The families say that the failure of the EU’s climate policies is materially damaging their lives and livelihoods. Anchoring the case to a human rights issue, they claim that their physical well-being will be increasingly adversely affected by droughts, flooding, heat waves, sea level rise and the disappearance of cold seasons as a result of climate change.

Specifically the families claim that the EU has failed, and continues to fail, to meet its urgent responsibilities to limit the emission of greenhouse gases (GHGs). Specifically the case argues that the EU’s current domestic GHG reduction target, to reduce emissions by 40% compared to 1990 levels by 2030, is too low to meet the requirements of higher ranking EU and international laws.

The families say that the continued emission of GHGs leading to climate change is contrary to the principle of equality (Articles 20 and 21, EU Charter); the principle of sustainable development (Article 3 TEU, Article 11 TFEU, Article 37 EU Charter, Article 3 UNFCCC); the no harm principle in international law; and EU’s environmental policy (Article 191 TFEU).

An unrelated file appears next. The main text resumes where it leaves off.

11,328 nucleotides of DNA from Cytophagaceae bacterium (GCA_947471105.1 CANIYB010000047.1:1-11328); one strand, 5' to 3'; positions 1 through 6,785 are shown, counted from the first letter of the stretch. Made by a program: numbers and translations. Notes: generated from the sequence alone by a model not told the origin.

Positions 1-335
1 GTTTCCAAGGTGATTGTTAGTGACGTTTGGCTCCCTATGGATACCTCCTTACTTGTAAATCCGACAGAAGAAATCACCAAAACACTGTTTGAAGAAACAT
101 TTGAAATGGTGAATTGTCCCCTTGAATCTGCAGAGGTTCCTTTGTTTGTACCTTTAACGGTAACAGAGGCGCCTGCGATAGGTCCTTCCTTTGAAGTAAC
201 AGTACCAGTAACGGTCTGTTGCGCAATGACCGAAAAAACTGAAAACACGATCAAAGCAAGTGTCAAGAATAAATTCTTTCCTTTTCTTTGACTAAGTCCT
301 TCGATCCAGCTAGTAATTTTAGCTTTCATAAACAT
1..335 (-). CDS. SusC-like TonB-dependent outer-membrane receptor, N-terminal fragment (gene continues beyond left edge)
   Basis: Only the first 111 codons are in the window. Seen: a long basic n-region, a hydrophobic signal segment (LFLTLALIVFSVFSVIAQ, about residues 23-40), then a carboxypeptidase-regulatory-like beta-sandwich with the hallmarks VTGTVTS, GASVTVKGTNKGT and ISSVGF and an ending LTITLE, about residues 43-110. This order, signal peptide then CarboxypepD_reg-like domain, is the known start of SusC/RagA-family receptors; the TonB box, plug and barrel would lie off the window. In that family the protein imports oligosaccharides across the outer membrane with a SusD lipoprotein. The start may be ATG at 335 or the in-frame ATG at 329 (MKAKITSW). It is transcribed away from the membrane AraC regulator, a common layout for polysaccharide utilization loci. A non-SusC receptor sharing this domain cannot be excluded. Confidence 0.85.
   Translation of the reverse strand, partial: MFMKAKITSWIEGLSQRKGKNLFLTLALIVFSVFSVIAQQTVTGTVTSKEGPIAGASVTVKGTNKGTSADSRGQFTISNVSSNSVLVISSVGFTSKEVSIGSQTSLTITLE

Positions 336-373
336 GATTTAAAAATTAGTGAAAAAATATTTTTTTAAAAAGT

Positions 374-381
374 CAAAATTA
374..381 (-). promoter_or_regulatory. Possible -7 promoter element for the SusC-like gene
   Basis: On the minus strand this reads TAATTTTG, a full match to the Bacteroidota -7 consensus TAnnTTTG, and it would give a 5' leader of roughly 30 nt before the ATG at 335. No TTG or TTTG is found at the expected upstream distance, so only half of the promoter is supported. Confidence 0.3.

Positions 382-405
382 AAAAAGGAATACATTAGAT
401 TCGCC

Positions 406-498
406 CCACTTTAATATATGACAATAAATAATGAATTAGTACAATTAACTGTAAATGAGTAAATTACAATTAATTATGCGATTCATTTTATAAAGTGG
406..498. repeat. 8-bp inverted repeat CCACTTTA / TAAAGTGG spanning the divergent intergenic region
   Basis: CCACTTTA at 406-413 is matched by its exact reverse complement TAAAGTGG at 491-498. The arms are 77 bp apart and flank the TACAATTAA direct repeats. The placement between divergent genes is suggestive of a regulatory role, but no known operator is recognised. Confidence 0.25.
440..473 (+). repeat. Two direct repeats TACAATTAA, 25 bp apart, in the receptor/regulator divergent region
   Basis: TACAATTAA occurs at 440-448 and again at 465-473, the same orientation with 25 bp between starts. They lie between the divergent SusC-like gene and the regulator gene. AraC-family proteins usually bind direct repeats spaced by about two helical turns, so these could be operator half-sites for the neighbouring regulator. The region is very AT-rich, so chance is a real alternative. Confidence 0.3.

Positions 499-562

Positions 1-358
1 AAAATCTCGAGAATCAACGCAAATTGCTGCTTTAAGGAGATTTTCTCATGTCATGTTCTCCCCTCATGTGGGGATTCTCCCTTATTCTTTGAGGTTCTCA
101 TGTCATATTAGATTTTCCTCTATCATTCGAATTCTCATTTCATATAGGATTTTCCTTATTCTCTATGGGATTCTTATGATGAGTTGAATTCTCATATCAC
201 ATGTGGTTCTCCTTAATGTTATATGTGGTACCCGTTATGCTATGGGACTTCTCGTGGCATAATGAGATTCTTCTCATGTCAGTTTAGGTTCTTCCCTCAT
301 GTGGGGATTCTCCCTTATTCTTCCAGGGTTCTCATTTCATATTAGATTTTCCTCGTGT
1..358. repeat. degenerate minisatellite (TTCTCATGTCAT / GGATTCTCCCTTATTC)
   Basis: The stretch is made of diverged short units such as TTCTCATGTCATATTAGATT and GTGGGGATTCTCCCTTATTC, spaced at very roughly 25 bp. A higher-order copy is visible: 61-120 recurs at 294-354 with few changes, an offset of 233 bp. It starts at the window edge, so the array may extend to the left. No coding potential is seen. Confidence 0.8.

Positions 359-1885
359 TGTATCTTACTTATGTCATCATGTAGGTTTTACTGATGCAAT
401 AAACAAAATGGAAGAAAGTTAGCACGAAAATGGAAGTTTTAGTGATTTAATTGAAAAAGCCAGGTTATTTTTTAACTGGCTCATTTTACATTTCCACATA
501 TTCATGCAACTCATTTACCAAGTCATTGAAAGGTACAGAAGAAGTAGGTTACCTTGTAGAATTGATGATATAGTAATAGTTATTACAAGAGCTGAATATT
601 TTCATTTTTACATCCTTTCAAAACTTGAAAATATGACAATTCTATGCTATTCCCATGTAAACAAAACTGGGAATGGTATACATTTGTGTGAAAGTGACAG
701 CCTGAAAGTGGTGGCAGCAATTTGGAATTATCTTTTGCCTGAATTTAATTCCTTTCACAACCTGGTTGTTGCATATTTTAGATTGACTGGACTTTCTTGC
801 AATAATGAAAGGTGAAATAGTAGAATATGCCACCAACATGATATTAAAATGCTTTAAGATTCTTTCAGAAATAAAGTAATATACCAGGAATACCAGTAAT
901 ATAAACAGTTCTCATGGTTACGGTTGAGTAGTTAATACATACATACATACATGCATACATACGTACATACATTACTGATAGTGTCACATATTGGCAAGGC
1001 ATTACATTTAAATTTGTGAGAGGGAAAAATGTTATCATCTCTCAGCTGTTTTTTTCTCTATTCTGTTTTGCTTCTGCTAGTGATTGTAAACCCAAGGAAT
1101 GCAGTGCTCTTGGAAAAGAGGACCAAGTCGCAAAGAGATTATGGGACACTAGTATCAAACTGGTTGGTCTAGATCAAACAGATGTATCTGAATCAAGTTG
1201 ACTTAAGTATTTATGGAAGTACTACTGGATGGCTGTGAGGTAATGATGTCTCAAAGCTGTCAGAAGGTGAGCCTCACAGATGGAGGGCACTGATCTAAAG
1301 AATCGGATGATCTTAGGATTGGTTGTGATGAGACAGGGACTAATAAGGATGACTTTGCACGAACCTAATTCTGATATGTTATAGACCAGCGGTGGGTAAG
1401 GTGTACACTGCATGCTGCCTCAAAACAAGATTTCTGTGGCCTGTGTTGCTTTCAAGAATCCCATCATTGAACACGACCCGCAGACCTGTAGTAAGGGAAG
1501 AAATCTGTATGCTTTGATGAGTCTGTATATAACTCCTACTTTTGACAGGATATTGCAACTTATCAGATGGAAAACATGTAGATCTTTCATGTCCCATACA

Three EU acts support emissions reductions so it is these acts the case targets, asking the government to make them more ambitious. They are the 2018 amendment of the Emission Trading Scheme Directive; the Effort Sharing Regulation; and the Land Use, Land Use Change and Forestry Regulation.